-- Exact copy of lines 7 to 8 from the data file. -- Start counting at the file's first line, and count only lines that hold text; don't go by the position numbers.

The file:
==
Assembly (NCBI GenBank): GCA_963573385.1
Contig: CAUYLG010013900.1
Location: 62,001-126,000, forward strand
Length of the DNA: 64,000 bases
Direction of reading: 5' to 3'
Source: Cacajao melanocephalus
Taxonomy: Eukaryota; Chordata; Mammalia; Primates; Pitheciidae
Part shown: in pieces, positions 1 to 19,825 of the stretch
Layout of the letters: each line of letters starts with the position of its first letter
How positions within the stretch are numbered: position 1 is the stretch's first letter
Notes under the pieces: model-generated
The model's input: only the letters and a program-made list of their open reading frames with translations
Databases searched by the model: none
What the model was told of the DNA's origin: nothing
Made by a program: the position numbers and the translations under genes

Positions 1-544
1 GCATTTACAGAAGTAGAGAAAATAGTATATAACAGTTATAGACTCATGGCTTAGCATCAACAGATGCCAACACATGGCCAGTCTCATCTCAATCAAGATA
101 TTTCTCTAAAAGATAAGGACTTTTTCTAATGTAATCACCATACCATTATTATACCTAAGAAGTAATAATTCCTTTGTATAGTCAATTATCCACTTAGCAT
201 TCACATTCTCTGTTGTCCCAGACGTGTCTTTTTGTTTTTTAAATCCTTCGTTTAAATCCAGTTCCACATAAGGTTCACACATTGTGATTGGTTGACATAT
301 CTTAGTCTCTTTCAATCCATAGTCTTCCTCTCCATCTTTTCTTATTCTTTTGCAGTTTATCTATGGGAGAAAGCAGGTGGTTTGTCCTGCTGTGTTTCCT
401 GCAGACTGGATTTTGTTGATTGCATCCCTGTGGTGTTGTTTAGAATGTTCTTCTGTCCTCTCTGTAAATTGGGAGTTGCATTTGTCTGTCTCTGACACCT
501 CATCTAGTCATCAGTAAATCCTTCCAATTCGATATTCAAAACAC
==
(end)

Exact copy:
Taxonomy: Eukaryota; Chordata; Mammalia; Primates; Pitheciidae
Part shown: in pieces, positions 1 to 19,825 of the stretch